Diabetes educators are constantly seeking innovative and imaginative ways to offer and present health education. Before 1996, the majority of diabetes education was delivered via lectures, slides, acetates and flip charts. Today most educational events also include enactment of a drama, allowing time for audience participation and feedback.
The use of drama to deliver diabetes education was introduced at a BDA ‘Living with Diabetes’ conference, held in Peterborough in 1996. The sketch was performed by the two authors to an audience of more than 100, and depicted a hypoglycaemic attack treated by a carer. It highlighted signs and symptoms of ‘hypos’ and the panic and helplessness felt by the carer, who reacted by giving inappropriate treatment.
Kempe (1997) maintains that people’s feelings can be communicated through drama; therefore, the authors’ aim in this situation was to acknowledge the sense of insecurity experienced by the carer. By encouraging the audience to respond with correct management, their goal was to improve carers’ coping skills. Sotto (1994) tells us that ‘carers may need to entail endless practice and repetition of information.’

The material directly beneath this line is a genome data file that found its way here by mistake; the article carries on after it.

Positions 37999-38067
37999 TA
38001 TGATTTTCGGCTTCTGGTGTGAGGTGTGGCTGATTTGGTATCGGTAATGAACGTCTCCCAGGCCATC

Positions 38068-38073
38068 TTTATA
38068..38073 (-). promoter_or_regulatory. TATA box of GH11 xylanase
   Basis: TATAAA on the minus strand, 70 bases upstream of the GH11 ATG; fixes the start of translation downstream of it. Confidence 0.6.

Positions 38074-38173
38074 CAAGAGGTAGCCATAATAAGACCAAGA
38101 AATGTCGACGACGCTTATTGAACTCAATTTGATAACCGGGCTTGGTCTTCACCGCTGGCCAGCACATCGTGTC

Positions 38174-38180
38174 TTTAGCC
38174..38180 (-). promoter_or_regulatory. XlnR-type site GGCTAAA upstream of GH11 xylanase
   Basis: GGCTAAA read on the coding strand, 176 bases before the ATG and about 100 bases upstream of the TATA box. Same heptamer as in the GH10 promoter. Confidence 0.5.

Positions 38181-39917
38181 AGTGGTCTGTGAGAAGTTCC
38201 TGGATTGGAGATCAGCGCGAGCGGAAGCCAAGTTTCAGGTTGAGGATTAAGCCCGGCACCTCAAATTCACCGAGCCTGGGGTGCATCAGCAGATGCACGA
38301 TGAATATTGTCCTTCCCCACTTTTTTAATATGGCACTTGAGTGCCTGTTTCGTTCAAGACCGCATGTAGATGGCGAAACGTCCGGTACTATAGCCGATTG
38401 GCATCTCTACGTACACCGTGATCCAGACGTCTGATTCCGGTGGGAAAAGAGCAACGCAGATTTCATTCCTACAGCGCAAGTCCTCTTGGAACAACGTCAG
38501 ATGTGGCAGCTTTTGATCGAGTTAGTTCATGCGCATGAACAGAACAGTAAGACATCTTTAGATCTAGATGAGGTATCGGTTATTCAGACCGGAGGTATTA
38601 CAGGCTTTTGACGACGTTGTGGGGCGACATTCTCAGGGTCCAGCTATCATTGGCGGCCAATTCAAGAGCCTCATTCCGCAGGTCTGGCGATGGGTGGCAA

Although no formal evaluation of this innovative method of communication was undertaken at this first event, letters of appreciation were received and verbal comments showed that people were captivated by it.
This initial success resulted in the authors undergoing a process of reflection. They questioned whether consideration had been given to each individual’s level of understanding. Wagner (1979) found that planning was essential when using drama. She acknowledged that each part of the performance could present different difficulties. In planning future dramas, the authors therefore considered the audience members in terms of social class, gender, age, cultural beliefs and educational level.
Each sketch was performed by two or three members of the Peterborough diabetes team and lasted approximately 15 minutes. As Shillitoe (1994) explained, the use of simple language is beneficial and keeping the sessions short highlights key points. Kempe (1997) pointed out that drama is ‘a highly developed form of communication; it is an act which draws on a wide range of skills and traditions’.
Six important components of drama identified at the first event were:
Each drama is ‘custom made’ to address the individual group’s preferences, needs, and level of understanding.